6 Symptoms of Vaginal Cancer Every Woman Should Know About

6 Symptoms of Vaginal Cancer Every Woman Should Know About

We often dismiss small signs because of our lack of awarness of the possible health conditions due to those symptoms.

Cancer is no more a health condition that's unheard of. In fact, there's a lot more talk about cancer now more than ever because of the many different ways in which it can strike. And the fear of death looms over those battling for life against it. Among women, vaginal cancer is what many want to know more about. According to the American Cancer Society, only one in every 1100 women develops vaginal cancer. It estimates that about 1,430 women will die of vaginal cancer in the United States in 2019.

Just like other cancers, it is impossible to predict when it may arise. But being able to spot the symptoms is one way of being aware of your health.

Types of vaginal cancer

According to WebMD, there are two types of vaginal cancer:

1. Squamous cell carcinoma

This type of vaginal cancer is most common among the two prevalent cancers. It occurs when cancer forms in the flat thin cells that line the vagina. This type of cancer is said to spread slowly and mostly remains at the place it initially occurs. However, it can still spread to other organs.

Women who are 60 and above are particularly at risk as half of the cases reported was in that particular age group.

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2. Adenocarcinoma

The initial growth of this cancer is found in the glandular cells in the vaginal lining that produce mucus and other fluids. This type of vaginal cancer is most likely to spread to other parts of the body. A rarer form of adenocarcinoma known as Clear cell carcinoma is found in women whose mothers might have taken the hormone diethylstilbestrol (DES) in the early stages of their pregnancies. In other cases, it is more likely to be seen in women after menopause.

Some times, vaginal cancer is also linked to human papillomavirus, or HPV, infection, a very common STI. About nine out of 10 cases are linked to this infection. 

 Symptoms of vaginal cancer 

Knowing the symptoms and signs will help you get the right treatment before it is too late. However most vaginal cancers do not show any symptoms, but if they do, here are a few signs:

1. Unusual bleeding

If you experience any kind of unusual bleeding you should be concerned. The heavy bleeding can be especially abnormal if it has occurred after menopause. These can be signs of vaginal cancer. Experiencing heavy bleeding in between your periods or heavier or longer periods can be other signs.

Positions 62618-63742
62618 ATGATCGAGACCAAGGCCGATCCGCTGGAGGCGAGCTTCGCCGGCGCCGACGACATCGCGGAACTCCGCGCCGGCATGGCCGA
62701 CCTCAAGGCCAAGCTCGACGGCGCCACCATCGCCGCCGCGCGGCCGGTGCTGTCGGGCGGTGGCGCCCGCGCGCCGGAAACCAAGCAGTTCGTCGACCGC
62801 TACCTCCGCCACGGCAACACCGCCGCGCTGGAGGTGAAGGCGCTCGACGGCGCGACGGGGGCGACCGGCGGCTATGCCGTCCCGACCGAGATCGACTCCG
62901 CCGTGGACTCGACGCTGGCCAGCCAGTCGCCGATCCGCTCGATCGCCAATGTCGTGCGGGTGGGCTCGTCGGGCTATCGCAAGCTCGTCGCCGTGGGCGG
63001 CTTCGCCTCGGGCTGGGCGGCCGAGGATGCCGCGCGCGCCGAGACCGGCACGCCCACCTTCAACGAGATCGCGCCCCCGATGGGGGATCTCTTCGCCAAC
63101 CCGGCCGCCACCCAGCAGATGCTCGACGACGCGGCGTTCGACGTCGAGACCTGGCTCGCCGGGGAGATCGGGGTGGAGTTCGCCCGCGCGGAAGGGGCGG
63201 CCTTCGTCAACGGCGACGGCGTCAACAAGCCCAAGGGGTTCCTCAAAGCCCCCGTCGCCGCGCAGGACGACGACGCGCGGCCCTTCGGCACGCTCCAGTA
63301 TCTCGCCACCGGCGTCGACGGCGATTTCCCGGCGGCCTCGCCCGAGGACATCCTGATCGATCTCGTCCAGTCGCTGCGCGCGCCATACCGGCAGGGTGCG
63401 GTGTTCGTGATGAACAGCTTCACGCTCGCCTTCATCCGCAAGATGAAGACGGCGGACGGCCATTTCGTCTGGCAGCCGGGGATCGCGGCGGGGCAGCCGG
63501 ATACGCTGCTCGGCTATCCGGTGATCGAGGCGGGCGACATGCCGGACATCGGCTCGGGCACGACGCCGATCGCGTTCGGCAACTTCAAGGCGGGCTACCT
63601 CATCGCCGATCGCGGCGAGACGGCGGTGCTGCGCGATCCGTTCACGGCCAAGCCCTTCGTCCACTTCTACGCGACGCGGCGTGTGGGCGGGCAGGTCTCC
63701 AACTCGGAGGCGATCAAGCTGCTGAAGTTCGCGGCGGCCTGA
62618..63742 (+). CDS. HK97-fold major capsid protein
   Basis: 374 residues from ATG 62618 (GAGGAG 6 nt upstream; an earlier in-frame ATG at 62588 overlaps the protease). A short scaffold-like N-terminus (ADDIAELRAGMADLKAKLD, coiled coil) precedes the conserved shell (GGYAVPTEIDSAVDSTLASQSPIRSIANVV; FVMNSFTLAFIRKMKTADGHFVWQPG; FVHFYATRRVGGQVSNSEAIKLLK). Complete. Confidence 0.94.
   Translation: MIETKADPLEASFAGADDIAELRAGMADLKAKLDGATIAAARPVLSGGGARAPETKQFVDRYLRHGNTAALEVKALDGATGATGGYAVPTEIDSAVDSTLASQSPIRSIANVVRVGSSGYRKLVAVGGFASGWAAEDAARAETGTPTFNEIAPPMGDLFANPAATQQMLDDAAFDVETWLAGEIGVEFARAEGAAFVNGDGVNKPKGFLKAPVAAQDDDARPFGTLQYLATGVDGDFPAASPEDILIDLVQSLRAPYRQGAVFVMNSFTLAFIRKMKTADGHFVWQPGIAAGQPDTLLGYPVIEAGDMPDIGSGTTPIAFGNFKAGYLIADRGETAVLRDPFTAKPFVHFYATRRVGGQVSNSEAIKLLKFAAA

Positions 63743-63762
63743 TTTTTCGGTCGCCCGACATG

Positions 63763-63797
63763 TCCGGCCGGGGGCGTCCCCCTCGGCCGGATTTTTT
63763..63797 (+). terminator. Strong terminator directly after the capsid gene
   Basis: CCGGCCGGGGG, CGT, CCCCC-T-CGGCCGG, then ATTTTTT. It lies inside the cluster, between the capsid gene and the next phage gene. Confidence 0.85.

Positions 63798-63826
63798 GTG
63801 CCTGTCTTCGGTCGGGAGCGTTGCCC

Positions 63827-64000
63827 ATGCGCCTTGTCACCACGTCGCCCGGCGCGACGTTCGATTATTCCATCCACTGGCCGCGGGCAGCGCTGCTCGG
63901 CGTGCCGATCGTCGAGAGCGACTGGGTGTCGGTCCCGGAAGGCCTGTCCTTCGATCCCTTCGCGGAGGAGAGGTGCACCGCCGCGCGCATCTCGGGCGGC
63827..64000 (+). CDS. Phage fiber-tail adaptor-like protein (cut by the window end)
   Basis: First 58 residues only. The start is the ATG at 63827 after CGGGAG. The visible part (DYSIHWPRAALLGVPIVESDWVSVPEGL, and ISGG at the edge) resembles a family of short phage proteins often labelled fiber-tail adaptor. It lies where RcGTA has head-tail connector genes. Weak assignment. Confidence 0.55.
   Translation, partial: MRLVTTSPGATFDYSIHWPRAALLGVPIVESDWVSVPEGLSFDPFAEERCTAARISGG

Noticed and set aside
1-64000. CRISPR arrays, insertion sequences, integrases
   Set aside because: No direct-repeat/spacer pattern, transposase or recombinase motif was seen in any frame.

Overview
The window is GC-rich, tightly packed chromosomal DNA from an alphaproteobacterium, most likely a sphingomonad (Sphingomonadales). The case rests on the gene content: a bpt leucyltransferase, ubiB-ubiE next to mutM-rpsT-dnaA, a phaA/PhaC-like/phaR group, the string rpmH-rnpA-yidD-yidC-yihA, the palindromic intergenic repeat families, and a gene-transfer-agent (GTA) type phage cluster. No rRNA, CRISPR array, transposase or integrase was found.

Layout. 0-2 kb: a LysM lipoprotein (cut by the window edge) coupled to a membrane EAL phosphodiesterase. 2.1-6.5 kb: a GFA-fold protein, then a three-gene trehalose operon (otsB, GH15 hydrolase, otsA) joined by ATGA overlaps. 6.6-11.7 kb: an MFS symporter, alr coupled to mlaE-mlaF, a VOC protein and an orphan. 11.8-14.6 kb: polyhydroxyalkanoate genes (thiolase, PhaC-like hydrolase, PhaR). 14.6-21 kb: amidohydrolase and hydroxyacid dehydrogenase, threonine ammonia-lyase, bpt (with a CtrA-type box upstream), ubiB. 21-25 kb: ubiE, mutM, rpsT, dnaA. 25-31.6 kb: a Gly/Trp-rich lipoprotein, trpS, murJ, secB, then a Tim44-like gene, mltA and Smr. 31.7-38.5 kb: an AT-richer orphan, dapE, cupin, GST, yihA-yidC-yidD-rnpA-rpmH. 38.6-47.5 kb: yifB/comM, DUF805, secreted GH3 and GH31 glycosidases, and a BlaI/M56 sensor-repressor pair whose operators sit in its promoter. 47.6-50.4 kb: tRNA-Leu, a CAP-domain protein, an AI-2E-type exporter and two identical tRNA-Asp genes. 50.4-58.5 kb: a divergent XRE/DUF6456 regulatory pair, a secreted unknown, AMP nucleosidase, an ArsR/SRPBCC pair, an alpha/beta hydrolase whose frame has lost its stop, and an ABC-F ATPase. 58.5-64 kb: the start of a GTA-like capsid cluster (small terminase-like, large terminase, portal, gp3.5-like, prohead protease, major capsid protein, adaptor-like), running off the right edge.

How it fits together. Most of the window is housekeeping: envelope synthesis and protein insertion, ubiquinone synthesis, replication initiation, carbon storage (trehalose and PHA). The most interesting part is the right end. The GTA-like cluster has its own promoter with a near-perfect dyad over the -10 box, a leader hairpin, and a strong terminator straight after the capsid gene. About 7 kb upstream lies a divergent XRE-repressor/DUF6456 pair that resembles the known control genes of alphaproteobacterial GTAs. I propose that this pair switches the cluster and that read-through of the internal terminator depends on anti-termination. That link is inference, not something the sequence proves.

2. Pelvic pain

If you experience a sharp pain in the area below your stomach and in between your hips, it means that cancer has spread to other regions. It can be described as a pain or pressure that is felt anywhere below the navel area. The pain can be constant or between intervals.

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3. Vaginal discharge

Women often have vaginal discharge and therefore, it does not automatically seem like a cause for concern. However, if you notice an abnormal discharge with or without a blood tinge, it can be related to vaginal cancer. The discharge may also have a different odor. Though it is a rare scenario, it is always better to get it checked. 

4. Vaginal mass

Patients affected by vaginal cancer can develop a noticeable mass in the vagina. It can be felt by you or a doctor. However, there are several causes of vaginal mass including vaginal cysts. To ensure that the mass is not cancerous, a biopsy should be done. 

5. Urination problems

We might notice changes in our urination frequencies. This usually happens due to the intake of more fluids. Cancer.Net says that people who suffer from vaginal cancer tend to have difficulty or experience pain while urinating. You may also observe blood in the urine. Though you might not be able to notice visible blood, a pink tinge can be seen on the tissue or the panty.

6. Bowel movement changes

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Bowel movement changes can be observed in various health conditions including vaginal cancer. As cancer grows and begins to spread, you might experience chronic constipation and black stools. You might also be left with a feeling that you have not emptied your bowel fully.



Disclaimer : This article is for informational purposes only and is not a substitute for professional medical advice, diagnosis, or treatment. Always seek the advice of your physician or other qualified health provider with any questions you may have regarding a medical condition.